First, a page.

When using more than one adjective in English, the adjectives should be placed in the correct order.
The general sequence is as shown below, although the order is not totally fixed.
- Determiner – Opinion – Size – Age – Shape – Colour – Origin – Material, followed by the noun.
- Determiners are words such as ‘a’, ‘an’, ‘this’, ‘that’, ‘one’, ‘two’, ‘my’, ‘your’, ‘some’, ‘many’ …
– a famous old building
– an enormous American ship
– that troublesome little boy
- The adjective denoting purpose or use comes directly before the noun:
– coctail dress, sailing boat, washing machine, wedding ring etc.
It is very unusual to have more than three, or perhaps four, adjectives in an English sentence, so the following example containing seven adjectives would be highly unlikely … but possible!
– a horrible little old square pink English cotton cushion.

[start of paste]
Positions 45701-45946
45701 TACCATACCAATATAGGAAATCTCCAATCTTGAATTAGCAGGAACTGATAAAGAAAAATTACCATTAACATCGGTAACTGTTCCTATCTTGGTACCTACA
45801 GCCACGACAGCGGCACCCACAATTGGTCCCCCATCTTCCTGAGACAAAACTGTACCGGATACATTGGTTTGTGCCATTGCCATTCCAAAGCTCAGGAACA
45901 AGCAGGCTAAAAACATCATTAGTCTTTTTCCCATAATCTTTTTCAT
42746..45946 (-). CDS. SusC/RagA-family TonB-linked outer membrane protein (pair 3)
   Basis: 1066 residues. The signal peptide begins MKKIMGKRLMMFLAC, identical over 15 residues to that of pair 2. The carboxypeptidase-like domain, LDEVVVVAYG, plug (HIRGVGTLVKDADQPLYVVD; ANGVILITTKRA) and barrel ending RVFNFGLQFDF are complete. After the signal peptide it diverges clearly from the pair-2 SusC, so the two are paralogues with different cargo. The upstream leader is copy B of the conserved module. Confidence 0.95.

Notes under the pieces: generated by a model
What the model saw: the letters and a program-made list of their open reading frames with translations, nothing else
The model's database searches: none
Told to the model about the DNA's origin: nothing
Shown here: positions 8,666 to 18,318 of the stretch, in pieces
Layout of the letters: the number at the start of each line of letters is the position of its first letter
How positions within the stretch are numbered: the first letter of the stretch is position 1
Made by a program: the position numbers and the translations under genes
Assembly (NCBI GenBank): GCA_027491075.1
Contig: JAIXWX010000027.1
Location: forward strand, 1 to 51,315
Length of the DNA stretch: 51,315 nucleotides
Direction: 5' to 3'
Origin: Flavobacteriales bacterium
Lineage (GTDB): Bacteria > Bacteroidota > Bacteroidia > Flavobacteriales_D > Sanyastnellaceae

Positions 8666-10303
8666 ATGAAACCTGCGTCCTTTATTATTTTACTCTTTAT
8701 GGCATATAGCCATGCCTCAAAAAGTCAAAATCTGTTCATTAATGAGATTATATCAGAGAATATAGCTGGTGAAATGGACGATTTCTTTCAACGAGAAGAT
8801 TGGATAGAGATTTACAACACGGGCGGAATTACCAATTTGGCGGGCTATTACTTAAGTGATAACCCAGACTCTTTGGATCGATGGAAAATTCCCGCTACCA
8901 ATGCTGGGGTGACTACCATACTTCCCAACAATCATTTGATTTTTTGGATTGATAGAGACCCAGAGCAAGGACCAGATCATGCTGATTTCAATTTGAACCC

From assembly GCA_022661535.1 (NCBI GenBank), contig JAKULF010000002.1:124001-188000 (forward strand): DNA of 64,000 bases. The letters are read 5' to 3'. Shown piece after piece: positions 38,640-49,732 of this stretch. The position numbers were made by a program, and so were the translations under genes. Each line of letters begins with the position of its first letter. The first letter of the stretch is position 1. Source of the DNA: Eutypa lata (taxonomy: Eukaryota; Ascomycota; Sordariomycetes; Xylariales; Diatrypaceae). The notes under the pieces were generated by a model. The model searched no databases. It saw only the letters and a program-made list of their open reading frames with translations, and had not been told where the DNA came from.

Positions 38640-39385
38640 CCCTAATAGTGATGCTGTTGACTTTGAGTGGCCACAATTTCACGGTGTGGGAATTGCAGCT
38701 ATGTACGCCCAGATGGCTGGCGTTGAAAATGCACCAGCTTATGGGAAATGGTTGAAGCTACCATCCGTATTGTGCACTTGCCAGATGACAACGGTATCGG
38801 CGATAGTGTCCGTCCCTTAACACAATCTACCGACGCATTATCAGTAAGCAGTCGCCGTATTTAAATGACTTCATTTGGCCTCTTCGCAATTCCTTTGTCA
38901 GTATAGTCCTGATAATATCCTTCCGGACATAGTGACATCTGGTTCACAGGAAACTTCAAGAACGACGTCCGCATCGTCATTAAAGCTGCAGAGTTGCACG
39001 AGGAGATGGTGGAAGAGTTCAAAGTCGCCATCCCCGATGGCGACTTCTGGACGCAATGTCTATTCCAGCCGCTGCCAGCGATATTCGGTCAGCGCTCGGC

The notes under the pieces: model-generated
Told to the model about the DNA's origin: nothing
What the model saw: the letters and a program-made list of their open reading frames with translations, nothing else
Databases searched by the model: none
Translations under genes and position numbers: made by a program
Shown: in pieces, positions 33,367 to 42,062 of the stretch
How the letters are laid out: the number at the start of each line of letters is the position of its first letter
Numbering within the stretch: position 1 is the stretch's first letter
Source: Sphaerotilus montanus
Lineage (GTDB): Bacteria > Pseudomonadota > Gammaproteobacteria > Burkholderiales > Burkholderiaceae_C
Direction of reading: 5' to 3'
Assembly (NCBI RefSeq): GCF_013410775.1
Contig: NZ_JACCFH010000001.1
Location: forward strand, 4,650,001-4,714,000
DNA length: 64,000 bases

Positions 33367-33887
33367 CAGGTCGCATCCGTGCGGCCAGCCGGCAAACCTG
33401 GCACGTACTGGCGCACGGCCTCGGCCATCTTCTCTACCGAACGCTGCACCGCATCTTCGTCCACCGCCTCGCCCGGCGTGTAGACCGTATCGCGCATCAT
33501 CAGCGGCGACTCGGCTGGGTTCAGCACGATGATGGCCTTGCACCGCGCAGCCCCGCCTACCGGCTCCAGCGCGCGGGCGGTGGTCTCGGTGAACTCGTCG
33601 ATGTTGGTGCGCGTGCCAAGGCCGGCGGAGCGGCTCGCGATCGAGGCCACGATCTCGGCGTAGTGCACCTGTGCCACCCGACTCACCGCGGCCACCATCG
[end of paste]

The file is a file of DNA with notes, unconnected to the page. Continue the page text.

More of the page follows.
The following combinations would be more usual:
- A gorgeous new French coctail dress
- A charming old coffee shop
- A small blue Spanish fishing boat
- A dirty old brown leather bag
- An elegant striped linen jacket
- A beautiful red Italian racing car
- A lovely old gold wedding ring
- Two large cracked glass bowls
- That ugly old derelict building
- A ravishing black silk dress
Use of commas between adjectives
The use of commas is optional when there are two or more adjectives in a sentence.
– “A long, dark road” or “A long dark road” are both acceptable.
Using ‘and’ between adjectives
‘And‘ is used to separate two or more colour adjectives:
– She owns a black and white cat.
– The flag has yellow and blue stripes on a white background.